Latest Neuroanatomy Stories
World-leading experts in Magnetic Resonance Imaging from The University of Nottingham’s Sir Peter Mansfield Magnetic Resonance Centre have made a key discovery which could give the medical world a new tool for the improved diagnosis and monitoring of neuro-degenerative diseases like multiple sclerosis.
Neuroscientists have identified a region of the brain that is capable of switching between new and old habits.
A study in The Journal of Cell Biology shows how a transcription factor called STAT3 remains in the axon of nerve cells to help prevent neurodegeneration.
Researchers at Emory University have shown that some primates visually deconstruct the world through triangular grids.
Chronic alcohol abuse can severely damage the nervous system, particularly cognitive functions, cerebral metabolism, and brain morphology.
Heightened activity between the emotional and auditory areas of the brain can explain why the sound of chalk on a blackboard, a knife on a bottle, or a joint popping is so unpleasant.
A new study from Stanford University demonstrates that brain scans can identify the neural differences between strong and weak readers, and may someday lead to an early warning system for struggling students.
UCLA researchers have for the first time measured the activity of a brain region known to be involved in learning, memory and Alzheimer's disease during sleep.
Confirming a 50-year hypothesis about the identity of a mysterious structure in the bird brain, the new study sheds light on the evolution of the brain and opens new animal models for studying the neocortex.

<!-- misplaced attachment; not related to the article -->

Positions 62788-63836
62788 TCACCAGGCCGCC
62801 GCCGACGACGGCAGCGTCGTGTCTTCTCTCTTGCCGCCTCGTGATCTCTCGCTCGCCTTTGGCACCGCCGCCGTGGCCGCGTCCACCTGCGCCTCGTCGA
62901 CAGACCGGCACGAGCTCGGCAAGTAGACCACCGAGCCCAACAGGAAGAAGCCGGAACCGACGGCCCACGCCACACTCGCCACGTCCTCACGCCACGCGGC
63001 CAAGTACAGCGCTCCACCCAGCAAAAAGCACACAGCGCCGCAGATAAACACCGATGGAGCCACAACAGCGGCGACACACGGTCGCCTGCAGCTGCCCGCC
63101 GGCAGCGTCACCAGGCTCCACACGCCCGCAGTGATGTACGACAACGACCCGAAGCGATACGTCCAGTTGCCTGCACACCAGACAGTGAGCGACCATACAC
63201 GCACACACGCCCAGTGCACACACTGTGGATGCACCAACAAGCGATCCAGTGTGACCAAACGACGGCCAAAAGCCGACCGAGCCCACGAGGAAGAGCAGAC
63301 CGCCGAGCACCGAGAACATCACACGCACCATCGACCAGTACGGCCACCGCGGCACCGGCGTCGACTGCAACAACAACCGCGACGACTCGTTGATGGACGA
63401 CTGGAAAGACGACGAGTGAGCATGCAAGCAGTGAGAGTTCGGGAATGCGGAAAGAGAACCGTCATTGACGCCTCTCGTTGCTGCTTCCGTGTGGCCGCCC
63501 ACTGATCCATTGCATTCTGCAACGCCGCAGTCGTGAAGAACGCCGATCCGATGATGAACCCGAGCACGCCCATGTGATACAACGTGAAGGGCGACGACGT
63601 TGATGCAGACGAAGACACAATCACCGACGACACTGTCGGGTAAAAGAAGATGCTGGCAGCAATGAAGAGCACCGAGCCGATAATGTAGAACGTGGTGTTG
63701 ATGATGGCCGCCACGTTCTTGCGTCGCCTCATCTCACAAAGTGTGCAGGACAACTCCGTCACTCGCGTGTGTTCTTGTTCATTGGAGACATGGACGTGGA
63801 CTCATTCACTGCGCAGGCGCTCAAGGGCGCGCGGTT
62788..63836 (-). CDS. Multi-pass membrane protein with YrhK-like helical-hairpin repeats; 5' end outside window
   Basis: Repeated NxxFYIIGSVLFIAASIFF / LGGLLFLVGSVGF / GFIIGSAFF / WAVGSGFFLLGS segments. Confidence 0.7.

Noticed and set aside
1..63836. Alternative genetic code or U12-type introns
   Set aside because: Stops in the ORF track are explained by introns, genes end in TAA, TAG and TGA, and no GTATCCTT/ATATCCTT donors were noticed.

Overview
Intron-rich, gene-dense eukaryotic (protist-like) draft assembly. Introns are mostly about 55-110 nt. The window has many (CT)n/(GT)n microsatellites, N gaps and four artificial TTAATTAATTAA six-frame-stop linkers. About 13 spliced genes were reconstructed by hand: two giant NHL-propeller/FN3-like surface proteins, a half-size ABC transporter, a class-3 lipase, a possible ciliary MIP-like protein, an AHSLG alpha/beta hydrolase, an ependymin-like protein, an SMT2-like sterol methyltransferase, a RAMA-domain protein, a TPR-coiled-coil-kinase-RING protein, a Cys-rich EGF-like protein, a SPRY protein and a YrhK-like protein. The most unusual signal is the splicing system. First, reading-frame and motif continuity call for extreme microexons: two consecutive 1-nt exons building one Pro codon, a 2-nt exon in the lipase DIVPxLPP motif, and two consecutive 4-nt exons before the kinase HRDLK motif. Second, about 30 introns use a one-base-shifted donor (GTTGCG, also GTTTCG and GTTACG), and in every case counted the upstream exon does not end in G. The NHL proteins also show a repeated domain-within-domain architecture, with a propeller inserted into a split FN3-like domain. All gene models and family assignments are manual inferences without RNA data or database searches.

The midbrain, also known as the mesencephalon is the part of the brain most responsible for vision, motor control, arousal, temperature regulation, alertness and hearing. Formation and Orientation The midbrain is found under the cerebral cortex and above the hindbrain. The mesencephalon is not divided into any other portions of the brain unlike the other two vesicles that stem from the neural tube. There are four separate lobes on the side of the cerebral aqueduct within the...
Formation and Orientation The development of the brain is broken down into stages. The basic evolution begins in the third week of the embryonic process where the neural plate is formed. By week four, the neural plate has developed into the neural tube. The anterior part of the tube, the telencephalon, grows rapidly as it prepares to later give way to the brain. As time goes on, cells begin to classify themselves as either neurons or glial cells, thus determining their functions. Glial...
- A transitional zone between two communities containing the characteristic species of each.